Instead, Archer pitched his way out of further trouble with a strikeout, a shallow fly ball and a harmless groundout. At this point, every Yankees fan felt a swoop of doubt in our stomachs brought on by a flashback to the 2014 Yankees, when the team had the 2nd fewest RBIs in the American League despite ranking in the top 10 in total tagged bases.
The Yankees have been much better in the early going in 2015, ranking 2nd in both categories. The numbers bear out what our eyes have shown us. The Yankees are consistently having solid ABs with runners on base.
So it was somewhat easy to shrug off the fact that three consecutive batters couldn’t get in even one more run. They’d run up Archer’s pitch count to 32 in just 1.0 IP and the top of the lineup was again producing so it seemed reasonable that they'd get more runs even with Archer on the mound.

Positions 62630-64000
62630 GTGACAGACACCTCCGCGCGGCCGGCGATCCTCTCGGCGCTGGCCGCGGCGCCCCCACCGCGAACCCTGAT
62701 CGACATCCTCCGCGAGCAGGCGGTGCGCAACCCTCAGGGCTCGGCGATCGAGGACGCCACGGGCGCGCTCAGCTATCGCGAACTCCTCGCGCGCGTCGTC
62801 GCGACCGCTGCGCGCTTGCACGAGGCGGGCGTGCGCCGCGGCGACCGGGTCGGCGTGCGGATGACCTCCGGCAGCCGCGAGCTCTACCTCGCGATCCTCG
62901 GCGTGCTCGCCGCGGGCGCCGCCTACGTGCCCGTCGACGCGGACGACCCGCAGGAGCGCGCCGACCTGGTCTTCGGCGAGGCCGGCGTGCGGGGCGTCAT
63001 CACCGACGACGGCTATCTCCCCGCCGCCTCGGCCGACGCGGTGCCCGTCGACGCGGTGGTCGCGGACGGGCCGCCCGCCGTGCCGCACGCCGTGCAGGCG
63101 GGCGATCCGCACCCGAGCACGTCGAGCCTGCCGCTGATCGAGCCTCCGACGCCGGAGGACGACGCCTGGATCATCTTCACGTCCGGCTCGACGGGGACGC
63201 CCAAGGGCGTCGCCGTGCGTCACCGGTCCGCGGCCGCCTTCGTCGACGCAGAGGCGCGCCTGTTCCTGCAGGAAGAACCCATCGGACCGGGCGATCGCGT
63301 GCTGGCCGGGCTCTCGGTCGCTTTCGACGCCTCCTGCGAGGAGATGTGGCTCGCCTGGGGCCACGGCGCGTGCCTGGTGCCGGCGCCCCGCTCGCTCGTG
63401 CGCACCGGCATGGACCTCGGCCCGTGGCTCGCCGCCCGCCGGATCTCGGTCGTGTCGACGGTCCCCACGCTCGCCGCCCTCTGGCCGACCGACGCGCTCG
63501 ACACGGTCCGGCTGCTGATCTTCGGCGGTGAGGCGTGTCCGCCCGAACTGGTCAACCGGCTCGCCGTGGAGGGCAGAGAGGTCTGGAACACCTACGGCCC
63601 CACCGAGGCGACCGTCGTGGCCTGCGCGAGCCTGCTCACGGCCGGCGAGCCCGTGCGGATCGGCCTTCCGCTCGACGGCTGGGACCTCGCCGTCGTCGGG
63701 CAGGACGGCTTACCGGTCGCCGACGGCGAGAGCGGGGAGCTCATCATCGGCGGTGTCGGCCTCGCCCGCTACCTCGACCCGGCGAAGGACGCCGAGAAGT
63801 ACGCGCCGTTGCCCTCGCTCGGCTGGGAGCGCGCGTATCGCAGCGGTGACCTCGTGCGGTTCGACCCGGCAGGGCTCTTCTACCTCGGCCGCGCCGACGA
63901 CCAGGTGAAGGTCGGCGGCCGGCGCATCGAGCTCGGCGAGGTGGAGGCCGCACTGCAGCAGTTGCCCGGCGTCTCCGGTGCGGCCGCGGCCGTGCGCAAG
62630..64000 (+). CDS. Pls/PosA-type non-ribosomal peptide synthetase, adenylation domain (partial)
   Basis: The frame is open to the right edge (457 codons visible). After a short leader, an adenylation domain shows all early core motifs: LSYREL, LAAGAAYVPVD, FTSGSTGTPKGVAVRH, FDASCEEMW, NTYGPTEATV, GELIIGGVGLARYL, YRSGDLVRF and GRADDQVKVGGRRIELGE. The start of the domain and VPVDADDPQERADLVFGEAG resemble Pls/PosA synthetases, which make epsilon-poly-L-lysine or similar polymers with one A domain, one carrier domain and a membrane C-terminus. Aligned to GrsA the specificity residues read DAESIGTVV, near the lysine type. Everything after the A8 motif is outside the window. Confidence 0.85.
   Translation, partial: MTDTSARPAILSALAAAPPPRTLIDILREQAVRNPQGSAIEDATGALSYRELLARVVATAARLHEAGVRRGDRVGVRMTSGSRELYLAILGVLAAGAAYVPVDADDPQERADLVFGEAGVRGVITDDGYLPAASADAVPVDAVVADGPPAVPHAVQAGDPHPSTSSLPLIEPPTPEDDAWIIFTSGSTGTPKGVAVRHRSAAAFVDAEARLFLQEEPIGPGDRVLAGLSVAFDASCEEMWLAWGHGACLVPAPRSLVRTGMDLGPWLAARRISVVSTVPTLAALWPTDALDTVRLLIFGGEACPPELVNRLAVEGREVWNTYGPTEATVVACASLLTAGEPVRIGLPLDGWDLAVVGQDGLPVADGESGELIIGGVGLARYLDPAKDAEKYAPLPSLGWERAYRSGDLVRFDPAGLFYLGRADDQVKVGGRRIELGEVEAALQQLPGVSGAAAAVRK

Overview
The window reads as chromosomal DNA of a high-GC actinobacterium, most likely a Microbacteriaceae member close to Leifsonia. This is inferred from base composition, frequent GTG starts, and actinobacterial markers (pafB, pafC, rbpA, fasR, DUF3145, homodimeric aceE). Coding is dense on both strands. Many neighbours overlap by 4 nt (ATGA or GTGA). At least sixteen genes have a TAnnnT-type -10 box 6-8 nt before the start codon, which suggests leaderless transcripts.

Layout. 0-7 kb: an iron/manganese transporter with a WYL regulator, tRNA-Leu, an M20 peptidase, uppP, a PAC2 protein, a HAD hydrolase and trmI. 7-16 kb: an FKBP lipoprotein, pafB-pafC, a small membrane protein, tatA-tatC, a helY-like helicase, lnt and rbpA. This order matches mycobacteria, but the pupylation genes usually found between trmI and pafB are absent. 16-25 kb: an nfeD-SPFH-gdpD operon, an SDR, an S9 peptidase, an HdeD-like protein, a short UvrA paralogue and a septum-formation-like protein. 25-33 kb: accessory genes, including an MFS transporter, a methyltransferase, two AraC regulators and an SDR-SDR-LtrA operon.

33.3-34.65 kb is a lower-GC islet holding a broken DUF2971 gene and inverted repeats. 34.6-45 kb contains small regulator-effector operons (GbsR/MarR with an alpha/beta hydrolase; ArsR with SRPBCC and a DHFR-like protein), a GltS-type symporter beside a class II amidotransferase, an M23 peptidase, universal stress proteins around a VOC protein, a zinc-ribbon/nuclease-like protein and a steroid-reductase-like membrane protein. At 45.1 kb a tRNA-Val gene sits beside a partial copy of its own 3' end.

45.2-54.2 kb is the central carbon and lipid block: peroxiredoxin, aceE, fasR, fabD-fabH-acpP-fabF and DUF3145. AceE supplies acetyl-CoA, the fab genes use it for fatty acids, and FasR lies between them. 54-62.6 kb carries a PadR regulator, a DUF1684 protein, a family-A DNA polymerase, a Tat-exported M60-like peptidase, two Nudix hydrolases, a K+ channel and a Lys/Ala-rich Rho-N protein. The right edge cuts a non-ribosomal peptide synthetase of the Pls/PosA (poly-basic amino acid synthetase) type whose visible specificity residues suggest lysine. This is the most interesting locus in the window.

But they didn't score again. The Rays tied the score in the seventh inning, and added two more runs in the 8th inning, thanks, in part, to poor defense by Brian McCann, who was unable to corral pitches from Eovaldi--who pitched very well--and Dellin Betances, which led to the go ahead runs.
McCann, unsurprisingly, took the blame for those wild pitches and the runs but, really, it goes back to the 1st inning. With the bases loaded, the Yankees needed to put their foot on the gas and let the Rays know early that there was no coming back in this game. Instead the Rays dodged further trouble and shut the Yankees down from there. Advantage: Rays
All that to say, Tuesday’s game is not something to blow out of proportion. It’s one game. It’s painful for three reasons: (1) It was one they could have won, (2) it was a loss against a division rival and (3) it was a loss in a division that will be a fight from beginning to end.
The series is still up for grabs. On to the next one.